In preparing for and attending the African Leadership Academy Model African Union (ALAMAU) conference, aspiring journalist and writer Chinenyenwa Angel Nduka-Nwosu gave pause to reflect on African feminism, on the range of reactions from African men and women, and on what it does and perhaps should mean to be a feminist in Africa today. Reprinted with permission.
Read reflective pieces from writers, activists, practitioners and policy-makers about gender issues and challenges that matter
Every fifteen minutes a woman in Nigeria dies during pregnancy or child birth. This blog asks ‘why should this still be the case’? Nigeria is the largest economy in Africa yet the rates of women dying in child birth are worse than those of much poorer countries like Sudan, Mali and Togo.
Through the Community-led Total Sanitation approach, hundreds of women from rural communities across south-eastern Nigeria are taking the lead in championing sanitation and hygiene. This End Open Defecation blog highlights a few of the inspiring women involved, and how they are transforming the health of their communities.
Delays to Nigeria’s highly contested Presidential elections have attracted a great deal of international attention in the last couple of months. Accusations by the challenger, Muhammadu Buhari, that a failure to tackle the Boko Haram insurgency is being used by President Goodluck Jonathan as an excuse to prevent free, fair and safe elections for Nigerians dominates the headlines. Interestingly however, this reading of the political situation overlooks the fact that issues of women’s rights lie squarely at the heart of many of the key political challenges facing the country.
How do you have a training geared at awakening the interest of young females between the ages of 15 – 30 while also strengthening the skills of the older women on lobbying and advocacy for political leadership? This blog tells the story of an event organised by ActionAid Nigeria that sought to do just that.
In this African Solutions for Africa (AfSol) blog, Alem Asmelash examines the challenges facing the fulfilment of the Africa’s Agenda 2063 commitment to gender equality, both in terms of political leadership and institutional capacity. Alem outlines the scale of the task ahead, but also highlights successes that suggest that with the right leadership, a transformative approach could achieve Africa’s wider ambitions.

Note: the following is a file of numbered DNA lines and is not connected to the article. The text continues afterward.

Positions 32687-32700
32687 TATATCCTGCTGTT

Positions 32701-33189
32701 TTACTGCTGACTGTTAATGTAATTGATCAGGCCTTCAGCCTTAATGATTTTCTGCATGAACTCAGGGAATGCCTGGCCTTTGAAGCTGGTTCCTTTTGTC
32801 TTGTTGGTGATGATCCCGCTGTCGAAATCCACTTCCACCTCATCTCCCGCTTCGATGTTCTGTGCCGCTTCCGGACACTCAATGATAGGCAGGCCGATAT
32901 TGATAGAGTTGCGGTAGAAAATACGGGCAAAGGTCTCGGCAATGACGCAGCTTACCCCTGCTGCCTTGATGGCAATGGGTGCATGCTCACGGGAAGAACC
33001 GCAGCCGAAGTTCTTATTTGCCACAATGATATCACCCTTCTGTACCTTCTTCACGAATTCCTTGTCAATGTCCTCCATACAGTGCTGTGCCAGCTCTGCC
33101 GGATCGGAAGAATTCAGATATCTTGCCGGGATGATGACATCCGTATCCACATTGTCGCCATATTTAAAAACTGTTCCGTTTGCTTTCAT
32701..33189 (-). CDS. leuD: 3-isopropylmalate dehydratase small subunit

“On the brink of the new year, we are encouraged to look into the future with hope. But given the misfortune that 2014 was when it comes to African affairs, I am not hopeful about 2015…”
In this article, Minna Salami reflects on the difficult year that was 2014 for the African continent, yet goes on to say that, whatever 2015 holds, we can make a more meaningful year in terms of our intellectual development. Salami proposes that 2015 be a year dedicated to reflecting and looking inward, and offers a number of questions that we could begin to contemplate. Reprinted with permission.
“The 16 Days of Activism against Gender-Based Violence is a global campaign, bookended quite deliberately by two international days of reflection and action which open and close it: the International Day of Eliminating Violence Against Women and International Human Rights Day. It’s a period that we take very seriously at Oxfam. We cannot work with others to overcome poverty without addressing gender inequality. We called on Oxfam’s gender specialists in Nigeria, Canada and the UK to tell us more. Here’s what they had to say…”
Reprinted with permission.
“I find Aisha Umar or Hajia (as popularly known by her colleagues) an amazing woman who against all odds have struggled and triumphed in carving a niche for herself in the walls of success. Her story is worth a read, ovation, appreciation and encouragement.”
In this Konnect Africa blog, Jameelah Yusuf profiles the inspirational Aisha Umar, and her journey of perseverance and success in a male dominated environment. Reprinted with permission.
“In my city, Abuja, an NGO called the Society against Prostitution and Child Labour has been collaborating with the city’s Environmental Protection Board to round up any woman found on a sidewalk after dark and charge them with prostitution. There is rarely any evidence of sexual solicitation in these cases. The only evidence used being the women’s locations (out of the house) and dressing (a vastly subjective “indecent”)..”
(Reprinted with permission)